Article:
Bulk of Iowa Flood Center funding would be restored under budget amendment
Educating lawmakers about the value of the center led to reversal, administrator says
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An amendment by the state House Appropriations Committee would restore $1.2 million to the Iowa Flood Center, a University of Iowa-based program previously slated for the legislative chopping block.
“I would say when I first saw that line item zeroed out, it did make me nervous,” Rep. Ashley Hinson, R-Marion, said in an email Thursday.
A Republican budget proposal released Tuesday would have cut state funding to the flood center, created by the Legislature in 2009 in response to major Eastern Iowa flooding in 2008.
The center’s interactive online tool, the Iowa Flood Information System, provides weather conditions, inundation maps and stream sensor data. A flood risk calculator and maps show how far and where a river would flow based on the flood stage. Larry Weber, a UI professor and director of IIHR-Hydroscience and Engineering, said Tuesday the loss of state money would “effectively eliminate” the program and jeopardize federal money.
The move to restore state funding to the center came after Weber and others talked with lawmakers about what the flood center does and the role it plays in helping communities predict and prepare for flooding.
“Many of the communities and citizens affected by flooding reached out to the Legislature and shared their support of the Iowa Flood Center,” Weber said.
Hinson, who worked as a news anchor, reporter and producer at KCRG-TV9 in Cedar Rapids for more than 10 years, saw first hand the devastation of the 2008 floods.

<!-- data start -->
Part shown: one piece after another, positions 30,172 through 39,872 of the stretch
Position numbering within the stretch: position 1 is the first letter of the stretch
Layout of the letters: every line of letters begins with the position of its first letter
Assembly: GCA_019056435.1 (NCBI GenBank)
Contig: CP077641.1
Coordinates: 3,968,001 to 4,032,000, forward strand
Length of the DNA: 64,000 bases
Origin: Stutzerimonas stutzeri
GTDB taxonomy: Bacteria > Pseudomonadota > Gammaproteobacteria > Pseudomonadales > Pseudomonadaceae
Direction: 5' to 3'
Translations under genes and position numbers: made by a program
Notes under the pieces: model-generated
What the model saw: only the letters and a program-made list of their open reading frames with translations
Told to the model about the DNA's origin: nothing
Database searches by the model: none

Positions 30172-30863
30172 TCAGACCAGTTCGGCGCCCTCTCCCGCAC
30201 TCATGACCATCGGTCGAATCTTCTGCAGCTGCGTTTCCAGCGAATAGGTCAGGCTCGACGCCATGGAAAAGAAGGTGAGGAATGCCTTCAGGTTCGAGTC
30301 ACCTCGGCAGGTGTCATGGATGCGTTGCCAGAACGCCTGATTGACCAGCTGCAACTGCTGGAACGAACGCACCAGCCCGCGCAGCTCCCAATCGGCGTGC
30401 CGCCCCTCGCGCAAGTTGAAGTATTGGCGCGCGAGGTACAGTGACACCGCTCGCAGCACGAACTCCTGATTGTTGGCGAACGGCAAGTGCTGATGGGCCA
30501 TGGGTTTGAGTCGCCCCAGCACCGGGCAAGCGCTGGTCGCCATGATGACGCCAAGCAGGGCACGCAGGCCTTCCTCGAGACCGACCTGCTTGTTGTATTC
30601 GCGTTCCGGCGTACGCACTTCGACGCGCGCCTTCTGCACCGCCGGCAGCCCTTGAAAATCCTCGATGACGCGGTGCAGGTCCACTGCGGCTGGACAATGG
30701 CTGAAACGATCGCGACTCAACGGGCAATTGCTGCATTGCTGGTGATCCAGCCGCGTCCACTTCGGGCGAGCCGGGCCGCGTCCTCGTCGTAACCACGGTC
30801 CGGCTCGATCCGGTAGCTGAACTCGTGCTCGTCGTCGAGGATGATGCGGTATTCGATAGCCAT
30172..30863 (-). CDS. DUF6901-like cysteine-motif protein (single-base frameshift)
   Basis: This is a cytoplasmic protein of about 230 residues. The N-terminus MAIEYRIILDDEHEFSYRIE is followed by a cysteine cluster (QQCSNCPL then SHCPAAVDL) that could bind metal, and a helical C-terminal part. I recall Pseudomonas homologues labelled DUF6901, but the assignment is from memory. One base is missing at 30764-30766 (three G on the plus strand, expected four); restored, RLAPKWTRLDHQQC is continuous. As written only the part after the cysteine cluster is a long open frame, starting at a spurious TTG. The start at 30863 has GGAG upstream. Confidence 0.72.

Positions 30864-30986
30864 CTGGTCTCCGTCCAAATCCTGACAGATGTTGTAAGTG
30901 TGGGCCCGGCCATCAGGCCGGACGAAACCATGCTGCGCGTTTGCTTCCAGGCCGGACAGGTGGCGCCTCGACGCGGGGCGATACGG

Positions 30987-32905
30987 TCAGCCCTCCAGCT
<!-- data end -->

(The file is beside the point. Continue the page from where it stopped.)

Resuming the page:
“I do know the value of the Flood Center to Cedar Rapids and Linn County, and immediately started having those conversations about its importance to our area specifically with our budget chairs and other appropriations committee members,” Hinson said.
The budget amendment, raised Wednesday night, would restore the bulk of flood center funding in part by reducing the University of Iowa’s general appropriation by $950,000.
“The solution we found was based on trying to balance our priorities with a tough budget year,” Hinson said. “It was also my understanding that the Flood Center was a ‘priority’ for the University of Iowa, which is why we felt it appropriate to essentially have them share in funding it. I’m happy we were able to find a solution within our current budget constraints.”
Weber said the proposal to shift money from the university to the flood center was not ideal.
“Anything that is funded at the state comes at the expense of something else,” he said.
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